And then it happened. It’s 3 p.m. Friday afternoon. The well is drilled, the casing is set, and you and your helper are tripping drill rods back into the hole to start well development. Your helper is physically working with you as he spins the hoist plug into the next drill rod, but mentally, he is in Margaritaville searching for that shaker of salt. As he raises the rod with the helper side hoist controls, it falls and hits him on the right shoulder, injuring him and halting all activities on the jobsite. The next 30 minutes are a blur as first responders show up on site and take him to the hospital. The diagnosis is a torn shoulder, and the doctor tells you and your employee how lucky he was that the rod hit his shoulder and not his head or neck.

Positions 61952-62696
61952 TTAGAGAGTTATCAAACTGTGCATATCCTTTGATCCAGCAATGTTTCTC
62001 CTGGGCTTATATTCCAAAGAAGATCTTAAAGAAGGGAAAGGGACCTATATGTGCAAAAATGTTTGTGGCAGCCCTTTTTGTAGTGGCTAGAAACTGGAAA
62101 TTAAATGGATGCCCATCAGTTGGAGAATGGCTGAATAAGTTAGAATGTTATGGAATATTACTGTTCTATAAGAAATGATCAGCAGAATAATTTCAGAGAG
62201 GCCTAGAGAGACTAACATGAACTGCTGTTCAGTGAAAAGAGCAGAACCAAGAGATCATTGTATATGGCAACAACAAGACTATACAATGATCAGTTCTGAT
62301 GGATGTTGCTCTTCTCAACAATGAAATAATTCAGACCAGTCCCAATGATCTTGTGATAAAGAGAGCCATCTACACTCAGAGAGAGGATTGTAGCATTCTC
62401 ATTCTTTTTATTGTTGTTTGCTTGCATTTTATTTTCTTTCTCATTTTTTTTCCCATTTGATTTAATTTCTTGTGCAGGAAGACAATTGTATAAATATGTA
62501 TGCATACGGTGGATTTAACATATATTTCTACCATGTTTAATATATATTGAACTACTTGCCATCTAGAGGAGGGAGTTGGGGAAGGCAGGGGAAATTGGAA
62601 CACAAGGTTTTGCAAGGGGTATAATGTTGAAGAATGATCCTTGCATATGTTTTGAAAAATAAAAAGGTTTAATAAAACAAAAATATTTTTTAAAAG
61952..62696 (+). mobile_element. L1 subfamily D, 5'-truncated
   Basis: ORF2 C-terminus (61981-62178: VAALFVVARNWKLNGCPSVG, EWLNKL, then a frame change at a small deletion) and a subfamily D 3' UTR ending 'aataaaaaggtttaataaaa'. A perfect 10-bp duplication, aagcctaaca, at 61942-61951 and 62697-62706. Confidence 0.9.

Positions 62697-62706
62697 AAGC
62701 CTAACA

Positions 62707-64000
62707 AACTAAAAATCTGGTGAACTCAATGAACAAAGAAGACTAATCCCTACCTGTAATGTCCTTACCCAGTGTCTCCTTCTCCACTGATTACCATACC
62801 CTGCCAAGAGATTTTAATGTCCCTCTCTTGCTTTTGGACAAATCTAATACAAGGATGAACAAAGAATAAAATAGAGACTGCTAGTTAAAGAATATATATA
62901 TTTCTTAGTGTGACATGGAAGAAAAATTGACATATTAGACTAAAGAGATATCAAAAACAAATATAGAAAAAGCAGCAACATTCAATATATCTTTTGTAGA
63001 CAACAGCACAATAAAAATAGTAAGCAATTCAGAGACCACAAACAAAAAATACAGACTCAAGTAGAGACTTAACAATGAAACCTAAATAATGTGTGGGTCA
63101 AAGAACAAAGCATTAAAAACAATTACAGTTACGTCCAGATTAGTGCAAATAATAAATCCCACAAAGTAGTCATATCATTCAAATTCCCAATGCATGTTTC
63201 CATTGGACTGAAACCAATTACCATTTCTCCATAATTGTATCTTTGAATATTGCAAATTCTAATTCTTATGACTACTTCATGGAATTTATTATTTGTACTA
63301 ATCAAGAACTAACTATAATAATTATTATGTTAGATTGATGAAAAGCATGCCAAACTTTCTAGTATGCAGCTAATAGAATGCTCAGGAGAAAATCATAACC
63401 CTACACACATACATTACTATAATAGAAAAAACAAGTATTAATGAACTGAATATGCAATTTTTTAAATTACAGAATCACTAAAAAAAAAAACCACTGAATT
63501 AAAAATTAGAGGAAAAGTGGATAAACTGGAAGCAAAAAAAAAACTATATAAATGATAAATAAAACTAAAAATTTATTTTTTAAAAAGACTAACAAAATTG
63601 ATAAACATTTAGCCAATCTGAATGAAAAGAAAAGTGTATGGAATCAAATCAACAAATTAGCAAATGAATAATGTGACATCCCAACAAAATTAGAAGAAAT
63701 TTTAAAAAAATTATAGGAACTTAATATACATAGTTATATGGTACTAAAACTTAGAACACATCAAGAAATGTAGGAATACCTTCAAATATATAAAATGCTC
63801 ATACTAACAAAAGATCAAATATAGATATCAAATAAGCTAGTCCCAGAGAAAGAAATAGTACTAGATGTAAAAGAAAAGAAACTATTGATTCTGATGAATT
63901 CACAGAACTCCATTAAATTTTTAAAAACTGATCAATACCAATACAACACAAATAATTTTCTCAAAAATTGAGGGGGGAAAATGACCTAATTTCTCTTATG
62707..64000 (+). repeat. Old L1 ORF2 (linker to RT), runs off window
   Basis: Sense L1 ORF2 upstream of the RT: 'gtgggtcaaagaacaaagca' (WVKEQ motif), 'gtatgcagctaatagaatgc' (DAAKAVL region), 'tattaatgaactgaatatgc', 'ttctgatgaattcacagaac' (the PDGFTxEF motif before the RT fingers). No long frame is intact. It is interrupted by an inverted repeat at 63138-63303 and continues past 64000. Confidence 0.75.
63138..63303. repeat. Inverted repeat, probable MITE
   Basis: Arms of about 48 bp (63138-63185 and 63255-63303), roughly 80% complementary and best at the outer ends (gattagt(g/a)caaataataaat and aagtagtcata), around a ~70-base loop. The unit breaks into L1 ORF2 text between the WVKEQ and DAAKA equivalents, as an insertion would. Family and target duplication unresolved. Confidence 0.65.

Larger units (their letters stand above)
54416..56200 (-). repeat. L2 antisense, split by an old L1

Now it’s late Friday night and, as you drive home from the hospital, you replay in your head what happened and what went wrong. It’s hard to recall, because tripping drill rod is a task that drillers and helpers repeat several times a day. Tripping drill rod is a task that our industry discusses as if we were a NASCAR pit crew. It’s a task with a driller and helper in complete sync, adding or removing drill rods as fast as the drilling formation will allow. That is why it is such a blur to us when we review the task at the end of the day: We trip so fast that it becomes instinct and our brains stop registering the memory. However, the next couple months will make this a fresh memory as the insurance company and Occupational Safety Health Administration (OSHA) investigate what happened.